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Weight Training without the Bulk: A Woman’s Guide

When we think weights, muscle and bulk are usually what come to mind. For most men, this is what gives weights their appeal. It’s also why you’ll find the weight section of the gym flooded with men. Muscle and bulk, however, are usually not on a woman’s list of fitness goals, which is why that same weight section is only lightly sprinkled with women. Studies show, however, that the correlation between weightlifting, women, and bulkiness, is a myth. Women should, in fact, incorporate weights into their workouts, as they are an essential factor in losing weight. You can pick up those weights without the fear of looking like fitness magazine bodybuilders – and get beautiful, bulk-free arms and legs. Here’s how:

Combine your weight training with other exercises. Weights focus on the muscle, while cardio helps burn fat and lose weight. Thus, the combination of the two will cancel out the ‘bulking’ and muscle building process. Exercises such as yoga, Pilates, Zumba, and barre classes will certainly increase your flexibility and improve your posture – making you feel leaner and longer. Weights, on the other hand, don’t just give the illusion of lengthening your muscles. They actually, truly do make them longer. And what does that mean? Using weights along with the aforementioned exercises will definitely give you the long, beautiful body you want.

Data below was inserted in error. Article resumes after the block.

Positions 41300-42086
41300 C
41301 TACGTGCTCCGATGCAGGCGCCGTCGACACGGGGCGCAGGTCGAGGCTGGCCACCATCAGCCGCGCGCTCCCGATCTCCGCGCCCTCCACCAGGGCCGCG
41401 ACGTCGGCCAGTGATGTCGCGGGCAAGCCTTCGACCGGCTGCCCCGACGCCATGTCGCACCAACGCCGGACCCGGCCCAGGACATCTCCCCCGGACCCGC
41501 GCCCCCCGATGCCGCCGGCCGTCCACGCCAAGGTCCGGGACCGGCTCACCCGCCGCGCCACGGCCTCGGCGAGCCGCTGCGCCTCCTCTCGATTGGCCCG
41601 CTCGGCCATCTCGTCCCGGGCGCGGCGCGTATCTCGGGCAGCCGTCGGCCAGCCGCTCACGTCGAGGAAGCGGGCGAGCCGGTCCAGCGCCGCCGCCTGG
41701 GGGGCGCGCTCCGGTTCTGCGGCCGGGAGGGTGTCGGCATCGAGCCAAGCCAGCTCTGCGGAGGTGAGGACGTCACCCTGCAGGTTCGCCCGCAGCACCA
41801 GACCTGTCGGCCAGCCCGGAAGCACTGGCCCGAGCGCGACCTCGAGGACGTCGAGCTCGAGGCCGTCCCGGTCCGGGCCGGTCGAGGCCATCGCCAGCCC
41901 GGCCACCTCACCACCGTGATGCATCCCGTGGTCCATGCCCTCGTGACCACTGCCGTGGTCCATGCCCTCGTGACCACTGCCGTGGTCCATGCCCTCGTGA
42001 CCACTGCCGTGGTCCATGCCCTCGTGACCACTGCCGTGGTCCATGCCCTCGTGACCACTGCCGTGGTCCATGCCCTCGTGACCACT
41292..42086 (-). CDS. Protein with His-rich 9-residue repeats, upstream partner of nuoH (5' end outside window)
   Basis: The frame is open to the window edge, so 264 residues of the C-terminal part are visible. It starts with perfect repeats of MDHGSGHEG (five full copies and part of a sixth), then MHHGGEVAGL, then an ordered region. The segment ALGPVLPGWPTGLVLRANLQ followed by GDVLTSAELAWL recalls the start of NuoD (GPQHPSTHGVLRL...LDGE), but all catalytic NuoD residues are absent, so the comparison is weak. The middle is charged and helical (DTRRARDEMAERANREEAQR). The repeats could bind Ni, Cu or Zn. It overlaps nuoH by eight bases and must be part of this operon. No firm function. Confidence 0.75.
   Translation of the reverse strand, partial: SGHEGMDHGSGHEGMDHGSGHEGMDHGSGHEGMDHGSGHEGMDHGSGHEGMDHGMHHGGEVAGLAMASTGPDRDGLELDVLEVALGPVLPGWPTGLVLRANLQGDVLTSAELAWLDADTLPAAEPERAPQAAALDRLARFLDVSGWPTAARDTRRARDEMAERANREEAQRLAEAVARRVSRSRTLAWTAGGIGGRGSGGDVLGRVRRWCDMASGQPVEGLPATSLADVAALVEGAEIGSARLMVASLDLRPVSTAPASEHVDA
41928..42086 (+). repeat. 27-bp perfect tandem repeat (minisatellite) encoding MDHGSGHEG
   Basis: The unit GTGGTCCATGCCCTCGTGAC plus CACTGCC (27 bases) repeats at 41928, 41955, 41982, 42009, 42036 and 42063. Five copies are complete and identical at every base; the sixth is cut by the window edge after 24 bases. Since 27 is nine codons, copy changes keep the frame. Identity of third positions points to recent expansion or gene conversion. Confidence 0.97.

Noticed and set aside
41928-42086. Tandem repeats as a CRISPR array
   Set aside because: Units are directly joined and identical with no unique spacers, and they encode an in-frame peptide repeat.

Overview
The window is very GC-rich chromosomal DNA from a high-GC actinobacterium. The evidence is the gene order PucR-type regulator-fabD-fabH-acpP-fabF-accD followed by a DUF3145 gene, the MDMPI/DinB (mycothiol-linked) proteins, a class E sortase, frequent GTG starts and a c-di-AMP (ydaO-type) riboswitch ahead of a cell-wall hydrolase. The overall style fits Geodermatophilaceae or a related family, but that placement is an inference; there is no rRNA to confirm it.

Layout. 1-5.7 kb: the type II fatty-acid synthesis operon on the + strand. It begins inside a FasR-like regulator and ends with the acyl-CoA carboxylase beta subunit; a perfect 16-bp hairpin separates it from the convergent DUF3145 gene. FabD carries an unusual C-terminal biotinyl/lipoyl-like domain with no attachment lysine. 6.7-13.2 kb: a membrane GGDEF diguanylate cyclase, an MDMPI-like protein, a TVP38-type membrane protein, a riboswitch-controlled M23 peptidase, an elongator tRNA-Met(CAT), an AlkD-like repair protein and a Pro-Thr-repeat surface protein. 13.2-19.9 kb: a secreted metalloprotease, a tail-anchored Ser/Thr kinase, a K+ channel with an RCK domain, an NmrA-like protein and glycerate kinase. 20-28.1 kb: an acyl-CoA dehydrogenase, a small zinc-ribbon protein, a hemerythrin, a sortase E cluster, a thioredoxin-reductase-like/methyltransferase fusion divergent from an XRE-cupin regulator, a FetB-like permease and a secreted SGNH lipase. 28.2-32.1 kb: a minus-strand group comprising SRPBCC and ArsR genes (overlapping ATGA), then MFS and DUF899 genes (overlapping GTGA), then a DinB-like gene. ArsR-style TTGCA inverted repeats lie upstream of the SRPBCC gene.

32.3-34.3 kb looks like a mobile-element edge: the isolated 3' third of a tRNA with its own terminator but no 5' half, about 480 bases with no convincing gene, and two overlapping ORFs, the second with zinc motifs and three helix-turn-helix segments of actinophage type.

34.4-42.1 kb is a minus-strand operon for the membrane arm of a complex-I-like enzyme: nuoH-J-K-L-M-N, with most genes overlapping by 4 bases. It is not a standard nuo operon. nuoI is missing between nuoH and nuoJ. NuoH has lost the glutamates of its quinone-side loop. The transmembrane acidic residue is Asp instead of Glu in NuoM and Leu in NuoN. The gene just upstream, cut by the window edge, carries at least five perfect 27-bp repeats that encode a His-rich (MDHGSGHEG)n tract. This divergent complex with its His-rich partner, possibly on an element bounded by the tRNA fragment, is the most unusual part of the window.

Don’t go overboard. The more you use your muscle and challenge it, the stronger it will get. Thus, the more you work out, the more muscle definition you’ll see. Focus on different muscle groups each time you’re at the gym every week. If you worked on your arms and shoulders yesterday, focus on your legs today. Women generally don’t naturally produce enough testosterone to develop massive muscles, so a varied weightlifting routine without overtraining will give you the strength and muscle tone without the size.

Maintain or decrease your caloric intake. Diet is crucial for managing how your body develops through weight training. Your body needs calories to develop muscle, so those looking to increase muscle mass should combine weight training with an increase in caloric intake. Maintaining your current calorie intake will allow you to gain strength without becoming larger.

Don’t be afraid of weights over 5 pounds. A huge weight misconception is that using heavier weights will make your muscles look too big. The truth is that weight size doesn’t make a difference. That said, don’t simply dive right into using heavier weights and instead, slowly ease them into your workout. As you feel your body getting stronger, start increasing your weights. You’ll notice that your body will begin to get used to your routine (weight size included), and when that happens, change stops. Gradually increase your weights to prevent this from happening.